Any record that’s got Bobbie Smith on it is better for it. Not to do down the achievements of the other Spinners, a great blend of voices who almost never cut a total duffer and together (in any line-up) made up one of Motown’s stronger vocal groups, but I’ve been waiting for months to give Smith his proper dues as one of the very best and I’m not waiting any more. Hope you’re reading, Bobbie.
AND NOW, BACK TO THE SONG
I wish Sweet Thing wasn’t the first Spinners track up on Motown Junkies, as it’s probably my least favourite of the whole bunch. It’s not a bad record, it’s just such a weird way to start, all chaotic beats and weird pacing that gives the impression of an irregular time signature, the whole thing barrelling along like a runaway mining cart.
(“Runaway train” implies a mesmerising, unstoppable force, and has too many positive connotations; I don’t mean it so politely. This just sounds completely and uncomfortably out of control, as though it’s going to tip over any second.)
It’s actually something akin to Carolyn Crawford’s similarly all-over-the-place I’ll Come Running, and it runs out of ideas in a similarly short space of time; lots of nice elements (the jauntily pounded piano is great!), a few killer moments (the musical middle eight is a joy), but no real direction, no drive. Or rather, the drive is an aimless, enjoy-the-scenery kind of thing, not going anywhere in particular, but the scenery is a bland suburb and doesn’t get any more interesting no matter how many local landmarks our driver points out. Over on your left, that’s actually where the inventor of the world’s first electric toothbrush went to Sunday school. Wait, what was I saying before I got carried away with this metaphor?
I’m only joking. Sweet Thing makes it easy to get distracted because it’s trying to do too many neat things all at once, and never commits to any of them. The best part, the lead-in to the chorus, when the boys deliver a volley of ahhhhs and Bobbie, on sterling vocal form, declares “Though you’re not the kind of girl / That man just can’t resist / There’s a certain something in your kiss / That makes me want to sing…”, seems to be building up to an absolute monster chorus.
But this is where hindsight is a bitch, because not only does that chorus not arrive (it just sort of peters out and goes back for a reprise of the start of the verse), the Spinners would soon give us the exact chorus that’s missing from this song, almost cut and paste style, as though they knew it belonged in an even better song and just hacked it right on out of this one. It’s called I’ll Always Love You, and it’s magnificent. This? Not so much.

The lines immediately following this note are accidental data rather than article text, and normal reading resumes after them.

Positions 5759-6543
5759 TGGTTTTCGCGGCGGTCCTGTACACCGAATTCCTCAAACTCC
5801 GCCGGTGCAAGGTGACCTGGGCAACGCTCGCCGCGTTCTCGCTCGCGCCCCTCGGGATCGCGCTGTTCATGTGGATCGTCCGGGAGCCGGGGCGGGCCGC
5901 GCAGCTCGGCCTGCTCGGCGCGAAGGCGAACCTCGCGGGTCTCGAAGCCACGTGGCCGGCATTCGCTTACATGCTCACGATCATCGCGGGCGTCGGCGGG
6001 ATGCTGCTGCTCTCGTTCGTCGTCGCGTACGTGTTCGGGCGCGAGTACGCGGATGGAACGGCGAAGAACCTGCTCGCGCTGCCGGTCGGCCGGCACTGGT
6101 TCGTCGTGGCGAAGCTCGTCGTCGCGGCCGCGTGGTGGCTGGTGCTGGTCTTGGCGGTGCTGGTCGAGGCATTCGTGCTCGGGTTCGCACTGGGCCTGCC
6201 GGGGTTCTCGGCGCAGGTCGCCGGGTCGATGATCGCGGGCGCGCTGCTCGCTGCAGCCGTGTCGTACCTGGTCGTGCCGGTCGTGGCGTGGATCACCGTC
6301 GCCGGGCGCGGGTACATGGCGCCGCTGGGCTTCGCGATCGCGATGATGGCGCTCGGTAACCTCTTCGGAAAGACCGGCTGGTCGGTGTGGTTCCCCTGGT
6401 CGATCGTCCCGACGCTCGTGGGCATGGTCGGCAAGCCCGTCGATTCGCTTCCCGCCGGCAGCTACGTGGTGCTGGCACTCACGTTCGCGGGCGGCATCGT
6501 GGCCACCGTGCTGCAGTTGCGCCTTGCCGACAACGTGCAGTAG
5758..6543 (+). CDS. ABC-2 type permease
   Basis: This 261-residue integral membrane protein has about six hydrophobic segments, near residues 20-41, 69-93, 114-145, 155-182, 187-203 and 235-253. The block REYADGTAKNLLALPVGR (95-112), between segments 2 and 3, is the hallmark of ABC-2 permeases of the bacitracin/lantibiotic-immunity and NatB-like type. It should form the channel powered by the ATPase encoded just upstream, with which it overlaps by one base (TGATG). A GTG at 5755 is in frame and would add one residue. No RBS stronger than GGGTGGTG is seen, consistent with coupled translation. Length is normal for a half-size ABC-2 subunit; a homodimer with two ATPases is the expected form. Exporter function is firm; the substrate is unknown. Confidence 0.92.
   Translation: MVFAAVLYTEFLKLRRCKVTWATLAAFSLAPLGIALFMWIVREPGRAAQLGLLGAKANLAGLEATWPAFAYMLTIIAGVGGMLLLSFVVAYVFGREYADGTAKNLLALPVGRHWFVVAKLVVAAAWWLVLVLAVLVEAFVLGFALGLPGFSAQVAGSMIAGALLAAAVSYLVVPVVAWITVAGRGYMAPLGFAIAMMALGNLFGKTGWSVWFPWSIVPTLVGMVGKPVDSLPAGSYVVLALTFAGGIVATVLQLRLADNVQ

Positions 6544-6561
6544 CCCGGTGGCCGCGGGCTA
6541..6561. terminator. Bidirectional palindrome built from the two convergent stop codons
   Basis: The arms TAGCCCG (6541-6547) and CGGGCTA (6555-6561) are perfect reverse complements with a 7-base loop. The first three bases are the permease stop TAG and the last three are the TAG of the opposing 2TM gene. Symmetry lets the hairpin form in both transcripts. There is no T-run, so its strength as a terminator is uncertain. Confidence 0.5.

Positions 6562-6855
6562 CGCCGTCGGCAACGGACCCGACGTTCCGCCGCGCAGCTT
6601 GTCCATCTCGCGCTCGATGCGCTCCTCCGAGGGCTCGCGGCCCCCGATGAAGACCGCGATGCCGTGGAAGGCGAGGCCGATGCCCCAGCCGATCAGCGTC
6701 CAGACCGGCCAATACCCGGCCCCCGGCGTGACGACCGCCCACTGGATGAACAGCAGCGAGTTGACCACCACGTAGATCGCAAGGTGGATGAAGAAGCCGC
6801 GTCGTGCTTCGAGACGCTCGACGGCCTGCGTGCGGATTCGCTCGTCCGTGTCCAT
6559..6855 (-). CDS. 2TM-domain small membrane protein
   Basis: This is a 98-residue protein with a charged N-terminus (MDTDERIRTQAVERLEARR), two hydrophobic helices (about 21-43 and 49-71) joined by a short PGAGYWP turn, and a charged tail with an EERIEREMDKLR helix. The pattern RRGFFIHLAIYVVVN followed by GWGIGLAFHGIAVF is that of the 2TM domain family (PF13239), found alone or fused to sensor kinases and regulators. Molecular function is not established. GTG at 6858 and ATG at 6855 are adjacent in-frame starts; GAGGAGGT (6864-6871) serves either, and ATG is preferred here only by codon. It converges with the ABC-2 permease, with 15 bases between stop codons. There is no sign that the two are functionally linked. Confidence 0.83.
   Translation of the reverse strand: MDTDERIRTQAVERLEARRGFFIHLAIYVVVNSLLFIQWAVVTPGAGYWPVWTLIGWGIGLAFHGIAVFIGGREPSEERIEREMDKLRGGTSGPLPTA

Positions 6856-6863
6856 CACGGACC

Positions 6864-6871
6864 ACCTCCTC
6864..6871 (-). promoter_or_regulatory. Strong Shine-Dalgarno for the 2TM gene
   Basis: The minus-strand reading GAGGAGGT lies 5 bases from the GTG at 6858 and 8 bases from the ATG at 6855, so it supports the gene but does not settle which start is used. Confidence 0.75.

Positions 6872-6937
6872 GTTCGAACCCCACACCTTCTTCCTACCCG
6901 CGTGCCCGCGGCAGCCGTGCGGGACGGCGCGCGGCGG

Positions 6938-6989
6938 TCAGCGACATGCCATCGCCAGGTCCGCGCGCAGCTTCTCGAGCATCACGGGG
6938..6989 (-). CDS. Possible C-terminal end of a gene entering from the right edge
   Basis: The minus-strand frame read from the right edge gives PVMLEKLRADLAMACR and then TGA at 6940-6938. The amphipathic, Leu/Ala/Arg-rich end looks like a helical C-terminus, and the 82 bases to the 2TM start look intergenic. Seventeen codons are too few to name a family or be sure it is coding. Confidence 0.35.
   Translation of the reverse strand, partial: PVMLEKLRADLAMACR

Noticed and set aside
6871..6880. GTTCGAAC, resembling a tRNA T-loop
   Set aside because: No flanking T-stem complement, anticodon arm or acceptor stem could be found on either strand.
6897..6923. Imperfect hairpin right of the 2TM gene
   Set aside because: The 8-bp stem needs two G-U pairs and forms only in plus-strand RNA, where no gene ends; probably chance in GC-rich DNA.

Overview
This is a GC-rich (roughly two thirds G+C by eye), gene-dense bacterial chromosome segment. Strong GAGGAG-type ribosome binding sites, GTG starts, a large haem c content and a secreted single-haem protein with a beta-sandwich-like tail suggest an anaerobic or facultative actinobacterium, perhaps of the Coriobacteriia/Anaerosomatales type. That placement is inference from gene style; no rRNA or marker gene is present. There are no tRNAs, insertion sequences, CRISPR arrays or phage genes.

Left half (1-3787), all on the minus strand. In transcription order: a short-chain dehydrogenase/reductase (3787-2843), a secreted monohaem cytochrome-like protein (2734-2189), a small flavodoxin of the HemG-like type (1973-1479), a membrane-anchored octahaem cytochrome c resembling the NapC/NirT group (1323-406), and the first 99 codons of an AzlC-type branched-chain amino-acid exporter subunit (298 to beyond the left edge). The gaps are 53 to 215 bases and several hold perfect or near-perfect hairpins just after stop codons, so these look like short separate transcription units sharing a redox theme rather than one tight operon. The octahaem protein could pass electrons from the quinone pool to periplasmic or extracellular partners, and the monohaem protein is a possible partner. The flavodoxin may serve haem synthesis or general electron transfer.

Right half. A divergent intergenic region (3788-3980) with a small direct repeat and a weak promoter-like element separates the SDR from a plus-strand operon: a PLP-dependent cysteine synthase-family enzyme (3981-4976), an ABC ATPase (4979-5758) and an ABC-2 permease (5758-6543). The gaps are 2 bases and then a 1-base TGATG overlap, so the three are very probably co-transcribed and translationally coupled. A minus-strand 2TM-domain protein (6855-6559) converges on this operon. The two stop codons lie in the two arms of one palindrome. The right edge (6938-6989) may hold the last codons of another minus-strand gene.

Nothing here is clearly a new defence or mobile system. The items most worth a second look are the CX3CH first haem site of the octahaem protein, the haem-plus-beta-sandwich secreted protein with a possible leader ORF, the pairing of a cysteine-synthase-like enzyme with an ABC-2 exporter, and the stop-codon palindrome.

(Also, the lyrics, while well-meaning, are a tiny bit offensive; Bobbie’s narrator is trying to impress the woman he loves by pointing out that he’s still madly in love with her, even with her many faults that would put most men off. Form an orderly queue, girls, he’s taken.)
But this is pretty much the Spinners’ Motown low point, and – as with the Velvelettes a few weeks ago – their worst is still better than many acts’ best. There are so many great moments here that it’s pointless even trying to list them all; it’s just a pity they’ve all been shoehorned into a somewhat ropey little song. And Bobbie Smith I could listen to all day long. For now, knowing there’s so much better to come from these guys around the corner, this will just about do.
MOTOWN JUNKIES VERDICT
(I’ve had MY say, now it’s your turn. Agree? Disagree? Leave a comment, or click the thumbs at the bottom there. Dissent is encouraged!)
You’re reading Motown Junkies, an attempt to review every Motown A- and B-side ever released. Click on the “previous” and “next” buttons below to go back and forth through the catalogue, or visit the Master Index for a full list of reviews so far.
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“Who You Gonna Run To”
“How Can I”
|Motown Junkies presents the finest Motown cuts, big hits and hard to find classics.